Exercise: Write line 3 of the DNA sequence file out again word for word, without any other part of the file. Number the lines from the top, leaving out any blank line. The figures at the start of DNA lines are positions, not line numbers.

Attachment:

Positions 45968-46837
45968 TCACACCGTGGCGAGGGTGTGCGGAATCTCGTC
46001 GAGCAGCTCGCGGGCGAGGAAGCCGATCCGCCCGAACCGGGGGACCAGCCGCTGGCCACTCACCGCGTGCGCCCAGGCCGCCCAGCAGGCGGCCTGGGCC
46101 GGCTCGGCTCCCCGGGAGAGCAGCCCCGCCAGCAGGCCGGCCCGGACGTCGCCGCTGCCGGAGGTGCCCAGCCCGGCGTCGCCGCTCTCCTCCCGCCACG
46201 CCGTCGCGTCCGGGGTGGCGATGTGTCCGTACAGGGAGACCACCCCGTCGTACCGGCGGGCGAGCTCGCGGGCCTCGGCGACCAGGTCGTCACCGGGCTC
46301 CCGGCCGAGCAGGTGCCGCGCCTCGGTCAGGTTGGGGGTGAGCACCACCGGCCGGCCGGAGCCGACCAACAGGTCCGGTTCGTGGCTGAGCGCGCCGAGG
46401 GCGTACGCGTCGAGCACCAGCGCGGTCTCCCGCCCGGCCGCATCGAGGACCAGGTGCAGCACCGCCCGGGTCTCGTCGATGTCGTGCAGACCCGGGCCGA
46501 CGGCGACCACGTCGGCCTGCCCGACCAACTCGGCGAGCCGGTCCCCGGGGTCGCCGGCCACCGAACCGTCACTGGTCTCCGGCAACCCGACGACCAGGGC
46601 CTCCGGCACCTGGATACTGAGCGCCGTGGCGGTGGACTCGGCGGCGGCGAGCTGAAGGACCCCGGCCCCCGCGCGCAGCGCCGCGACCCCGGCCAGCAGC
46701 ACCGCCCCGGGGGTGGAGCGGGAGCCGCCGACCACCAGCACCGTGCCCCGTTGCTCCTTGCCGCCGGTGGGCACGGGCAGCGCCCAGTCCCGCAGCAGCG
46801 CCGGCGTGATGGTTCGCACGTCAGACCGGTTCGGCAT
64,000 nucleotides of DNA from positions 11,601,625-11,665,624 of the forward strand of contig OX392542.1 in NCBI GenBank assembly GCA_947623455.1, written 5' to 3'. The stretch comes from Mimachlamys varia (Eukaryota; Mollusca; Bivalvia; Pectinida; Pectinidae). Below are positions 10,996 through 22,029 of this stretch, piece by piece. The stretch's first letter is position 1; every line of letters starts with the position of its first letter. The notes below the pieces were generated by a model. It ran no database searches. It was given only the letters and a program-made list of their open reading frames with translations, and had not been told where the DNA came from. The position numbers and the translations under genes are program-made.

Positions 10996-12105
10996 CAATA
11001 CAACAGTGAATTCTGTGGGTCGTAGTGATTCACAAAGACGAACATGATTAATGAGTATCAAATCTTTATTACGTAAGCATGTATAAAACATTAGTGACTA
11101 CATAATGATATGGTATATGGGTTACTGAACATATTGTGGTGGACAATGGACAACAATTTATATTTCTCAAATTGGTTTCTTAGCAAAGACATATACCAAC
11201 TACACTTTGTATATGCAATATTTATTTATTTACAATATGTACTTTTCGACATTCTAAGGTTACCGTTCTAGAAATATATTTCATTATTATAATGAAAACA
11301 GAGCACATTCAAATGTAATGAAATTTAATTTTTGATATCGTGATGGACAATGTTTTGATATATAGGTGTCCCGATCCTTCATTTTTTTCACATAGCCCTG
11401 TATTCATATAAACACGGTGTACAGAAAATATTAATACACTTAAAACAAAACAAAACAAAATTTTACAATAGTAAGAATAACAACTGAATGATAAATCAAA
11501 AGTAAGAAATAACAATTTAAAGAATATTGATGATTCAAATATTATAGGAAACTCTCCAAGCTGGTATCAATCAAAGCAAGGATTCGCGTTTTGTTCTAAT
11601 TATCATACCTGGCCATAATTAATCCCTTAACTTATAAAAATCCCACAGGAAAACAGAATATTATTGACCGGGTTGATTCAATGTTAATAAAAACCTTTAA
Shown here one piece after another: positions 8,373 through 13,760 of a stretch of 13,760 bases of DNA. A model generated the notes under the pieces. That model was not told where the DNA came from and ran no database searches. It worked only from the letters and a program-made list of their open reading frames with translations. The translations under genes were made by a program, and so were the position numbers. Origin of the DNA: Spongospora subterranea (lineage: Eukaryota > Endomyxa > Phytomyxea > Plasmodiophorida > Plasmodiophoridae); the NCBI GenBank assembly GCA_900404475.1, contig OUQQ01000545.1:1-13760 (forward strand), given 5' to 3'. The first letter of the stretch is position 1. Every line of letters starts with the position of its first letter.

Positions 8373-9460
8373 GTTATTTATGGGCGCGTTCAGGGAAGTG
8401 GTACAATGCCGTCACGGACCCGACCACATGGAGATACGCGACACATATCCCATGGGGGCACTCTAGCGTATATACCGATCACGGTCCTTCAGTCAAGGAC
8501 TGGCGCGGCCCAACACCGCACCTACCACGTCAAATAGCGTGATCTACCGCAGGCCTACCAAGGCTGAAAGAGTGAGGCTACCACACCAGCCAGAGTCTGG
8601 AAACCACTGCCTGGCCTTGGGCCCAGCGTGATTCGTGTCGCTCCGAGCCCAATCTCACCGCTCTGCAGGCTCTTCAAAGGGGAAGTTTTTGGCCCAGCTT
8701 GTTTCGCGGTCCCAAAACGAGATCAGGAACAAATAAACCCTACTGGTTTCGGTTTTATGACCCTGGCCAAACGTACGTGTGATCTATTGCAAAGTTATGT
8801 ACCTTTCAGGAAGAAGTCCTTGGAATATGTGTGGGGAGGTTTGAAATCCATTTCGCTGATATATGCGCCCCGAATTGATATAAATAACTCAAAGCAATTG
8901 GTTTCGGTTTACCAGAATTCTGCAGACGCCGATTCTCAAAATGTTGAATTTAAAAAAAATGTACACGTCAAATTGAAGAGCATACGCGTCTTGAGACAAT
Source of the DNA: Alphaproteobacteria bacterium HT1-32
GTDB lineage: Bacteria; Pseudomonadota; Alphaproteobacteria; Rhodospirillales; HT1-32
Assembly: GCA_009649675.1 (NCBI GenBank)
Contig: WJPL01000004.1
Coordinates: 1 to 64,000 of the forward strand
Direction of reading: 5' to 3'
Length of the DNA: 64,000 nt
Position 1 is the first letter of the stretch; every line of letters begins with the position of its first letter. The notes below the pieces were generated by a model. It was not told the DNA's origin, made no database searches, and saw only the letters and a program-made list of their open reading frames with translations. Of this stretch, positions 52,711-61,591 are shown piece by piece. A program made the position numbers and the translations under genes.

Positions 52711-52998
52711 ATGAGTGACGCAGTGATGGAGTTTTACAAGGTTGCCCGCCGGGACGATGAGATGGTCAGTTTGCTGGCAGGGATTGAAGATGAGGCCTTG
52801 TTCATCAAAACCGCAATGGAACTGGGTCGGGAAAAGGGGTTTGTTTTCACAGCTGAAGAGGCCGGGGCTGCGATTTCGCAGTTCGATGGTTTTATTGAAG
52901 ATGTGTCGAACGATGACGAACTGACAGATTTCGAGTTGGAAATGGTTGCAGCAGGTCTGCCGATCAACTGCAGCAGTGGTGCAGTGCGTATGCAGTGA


46001 GAGCAGCTCGCGGGCGAGGAAGCCGATCCGCCCGAACCGGGGGACCAGCCGCTGGCCACTCACCGCGTGCGCCCAGGCCGCCCAGCAGGCGGCCTGGGCC